With the XHTML 1.1 doctype, id is required for the map element, but the name attribute is not allowed. The usemap attribute for img, input and object is of type "idref"; meaning the value is just a reference to an id and when you do usemap="somemap", it just references an element with id="somemap". Because it's just an idref, # isn't allowed in the usemap attribute value.

As for browsers:

IE, Opera and Safari only support image maps the "uri" way regardless of doctype or mime type. Safari doesn't seem to support image maps for the input and object element at all. (at least 1.3).

Now Firefox goes by mime type. If you serve XHTML 1.0 or XHTML 1.1 as application/xhtml+xml, Firefox uses the idref way. If you serve XHTML 1.0 or XHTML 1.1 as text/html, Firefox uses the uri way. However, Firefox still plays nice and allows # when it's using the idref way.

(XHTML 1.1 is not to be served as text/html so you could say that Firefox is only in violation of xhtml 1.0. because the usemap type shouldn't change with the mime type. Firefox should follow the standard XHTML 1.0 doctypes regardless of the mime type. Serving as application/xhtml+xml means you can forget about IE)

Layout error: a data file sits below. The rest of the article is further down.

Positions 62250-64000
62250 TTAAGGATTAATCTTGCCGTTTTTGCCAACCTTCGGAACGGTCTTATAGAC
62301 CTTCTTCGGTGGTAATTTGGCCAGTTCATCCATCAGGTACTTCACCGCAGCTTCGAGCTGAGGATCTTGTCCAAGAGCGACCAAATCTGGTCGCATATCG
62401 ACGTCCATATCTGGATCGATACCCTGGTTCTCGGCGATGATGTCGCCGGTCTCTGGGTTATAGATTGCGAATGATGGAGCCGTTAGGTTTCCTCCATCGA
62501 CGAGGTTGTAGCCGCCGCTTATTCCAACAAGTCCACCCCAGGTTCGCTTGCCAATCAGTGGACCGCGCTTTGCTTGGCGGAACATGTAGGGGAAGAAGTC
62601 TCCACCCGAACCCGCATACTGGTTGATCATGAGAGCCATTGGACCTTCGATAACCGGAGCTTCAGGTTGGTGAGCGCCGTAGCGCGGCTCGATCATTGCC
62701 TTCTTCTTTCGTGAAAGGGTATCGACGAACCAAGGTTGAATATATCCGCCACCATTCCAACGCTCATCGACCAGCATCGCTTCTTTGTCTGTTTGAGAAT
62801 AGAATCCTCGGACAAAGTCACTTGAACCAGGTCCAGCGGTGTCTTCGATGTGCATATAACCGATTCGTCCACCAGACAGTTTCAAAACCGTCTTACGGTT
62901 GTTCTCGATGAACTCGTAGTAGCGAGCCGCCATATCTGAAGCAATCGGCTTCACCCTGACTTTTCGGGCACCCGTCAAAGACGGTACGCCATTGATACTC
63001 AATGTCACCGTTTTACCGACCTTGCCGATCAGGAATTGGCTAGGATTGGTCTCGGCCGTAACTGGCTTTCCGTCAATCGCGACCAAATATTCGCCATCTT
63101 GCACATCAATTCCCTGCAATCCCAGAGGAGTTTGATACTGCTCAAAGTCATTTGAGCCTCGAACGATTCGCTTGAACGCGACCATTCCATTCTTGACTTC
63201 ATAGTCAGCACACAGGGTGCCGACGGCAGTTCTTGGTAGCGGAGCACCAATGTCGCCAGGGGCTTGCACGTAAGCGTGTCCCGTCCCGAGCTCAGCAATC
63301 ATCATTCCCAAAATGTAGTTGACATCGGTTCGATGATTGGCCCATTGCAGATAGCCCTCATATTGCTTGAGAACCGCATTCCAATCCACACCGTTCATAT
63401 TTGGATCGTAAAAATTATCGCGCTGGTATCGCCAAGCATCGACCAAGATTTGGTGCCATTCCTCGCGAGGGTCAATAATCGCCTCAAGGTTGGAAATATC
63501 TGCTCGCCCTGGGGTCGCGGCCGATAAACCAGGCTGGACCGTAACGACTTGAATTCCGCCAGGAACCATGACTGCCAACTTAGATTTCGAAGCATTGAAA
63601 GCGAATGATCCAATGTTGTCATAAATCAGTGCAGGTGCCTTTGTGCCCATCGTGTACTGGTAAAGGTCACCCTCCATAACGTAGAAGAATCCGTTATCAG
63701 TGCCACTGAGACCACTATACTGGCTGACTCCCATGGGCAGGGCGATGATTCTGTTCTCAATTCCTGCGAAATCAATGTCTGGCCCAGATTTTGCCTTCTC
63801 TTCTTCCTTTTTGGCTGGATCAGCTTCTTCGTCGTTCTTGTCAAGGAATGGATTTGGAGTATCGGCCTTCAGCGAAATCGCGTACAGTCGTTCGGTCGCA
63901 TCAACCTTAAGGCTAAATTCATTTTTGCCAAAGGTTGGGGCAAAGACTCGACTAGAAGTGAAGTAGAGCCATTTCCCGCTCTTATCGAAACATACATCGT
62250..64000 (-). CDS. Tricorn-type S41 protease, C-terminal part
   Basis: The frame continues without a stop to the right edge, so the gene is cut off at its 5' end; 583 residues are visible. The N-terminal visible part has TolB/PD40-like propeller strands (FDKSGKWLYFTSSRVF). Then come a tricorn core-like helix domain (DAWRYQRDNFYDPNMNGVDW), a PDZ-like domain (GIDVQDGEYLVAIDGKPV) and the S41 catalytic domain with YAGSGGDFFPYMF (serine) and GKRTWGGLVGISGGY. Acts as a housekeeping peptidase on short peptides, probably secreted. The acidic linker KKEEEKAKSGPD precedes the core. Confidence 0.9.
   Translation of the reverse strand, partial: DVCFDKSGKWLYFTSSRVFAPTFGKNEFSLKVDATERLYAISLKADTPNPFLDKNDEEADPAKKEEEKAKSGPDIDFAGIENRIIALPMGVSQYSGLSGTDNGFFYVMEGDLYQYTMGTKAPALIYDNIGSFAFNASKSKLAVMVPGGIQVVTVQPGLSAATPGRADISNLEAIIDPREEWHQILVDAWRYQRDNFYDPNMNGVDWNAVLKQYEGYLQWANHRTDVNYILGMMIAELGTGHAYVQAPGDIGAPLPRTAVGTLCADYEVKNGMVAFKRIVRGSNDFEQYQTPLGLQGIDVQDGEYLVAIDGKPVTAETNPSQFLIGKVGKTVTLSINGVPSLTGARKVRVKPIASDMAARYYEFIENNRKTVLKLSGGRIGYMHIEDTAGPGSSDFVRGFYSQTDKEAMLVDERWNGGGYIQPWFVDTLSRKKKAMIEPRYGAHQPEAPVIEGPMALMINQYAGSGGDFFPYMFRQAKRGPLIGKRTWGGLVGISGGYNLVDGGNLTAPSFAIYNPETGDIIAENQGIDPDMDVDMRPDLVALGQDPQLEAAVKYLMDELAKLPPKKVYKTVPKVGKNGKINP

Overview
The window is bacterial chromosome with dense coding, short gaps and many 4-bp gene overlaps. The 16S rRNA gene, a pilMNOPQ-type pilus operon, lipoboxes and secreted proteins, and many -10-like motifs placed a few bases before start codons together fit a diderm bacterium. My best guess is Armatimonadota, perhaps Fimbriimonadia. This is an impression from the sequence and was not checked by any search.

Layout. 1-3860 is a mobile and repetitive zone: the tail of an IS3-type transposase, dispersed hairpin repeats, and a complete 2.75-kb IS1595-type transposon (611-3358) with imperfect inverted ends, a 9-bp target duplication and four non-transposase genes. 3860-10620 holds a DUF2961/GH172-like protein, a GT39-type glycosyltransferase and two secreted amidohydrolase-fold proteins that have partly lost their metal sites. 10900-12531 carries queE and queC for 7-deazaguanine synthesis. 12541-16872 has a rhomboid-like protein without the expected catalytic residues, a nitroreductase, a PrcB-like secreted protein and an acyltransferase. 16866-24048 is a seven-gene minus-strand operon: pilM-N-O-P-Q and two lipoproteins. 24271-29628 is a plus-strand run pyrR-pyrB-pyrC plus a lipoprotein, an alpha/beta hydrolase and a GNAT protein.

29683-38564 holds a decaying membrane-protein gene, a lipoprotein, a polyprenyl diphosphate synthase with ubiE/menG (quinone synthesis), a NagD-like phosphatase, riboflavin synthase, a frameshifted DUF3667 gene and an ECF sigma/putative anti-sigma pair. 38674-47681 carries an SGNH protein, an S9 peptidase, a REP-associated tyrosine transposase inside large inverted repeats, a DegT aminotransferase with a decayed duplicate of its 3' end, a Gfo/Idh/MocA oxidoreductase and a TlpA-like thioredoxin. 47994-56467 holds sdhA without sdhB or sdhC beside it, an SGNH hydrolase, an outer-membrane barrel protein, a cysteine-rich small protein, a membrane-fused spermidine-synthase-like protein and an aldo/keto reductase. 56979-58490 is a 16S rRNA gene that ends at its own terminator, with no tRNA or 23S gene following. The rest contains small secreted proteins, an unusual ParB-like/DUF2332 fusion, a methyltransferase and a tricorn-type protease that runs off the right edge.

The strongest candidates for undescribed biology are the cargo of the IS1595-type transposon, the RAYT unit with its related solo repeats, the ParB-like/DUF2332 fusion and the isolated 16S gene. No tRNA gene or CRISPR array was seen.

If you serve XHTML 1.0 as text/html you really have no worries. If you serve it as application/xhtml+xml, you have to make sure both the name and id attributes are the same for the map element and use # so all application/xhtml+xml browsers are happy. Same thing goes for XHTML 1.1. Now at any time the validator complains (once you've done everything you are supposed to) you can always use a custom doctype or add attribute declarations to the doctype so the validator doesn't throw a fit. An example of this woud be for the XHTML 1.1 doctype, where you change the usemap type declaration to uri and add the name attribute to the map element.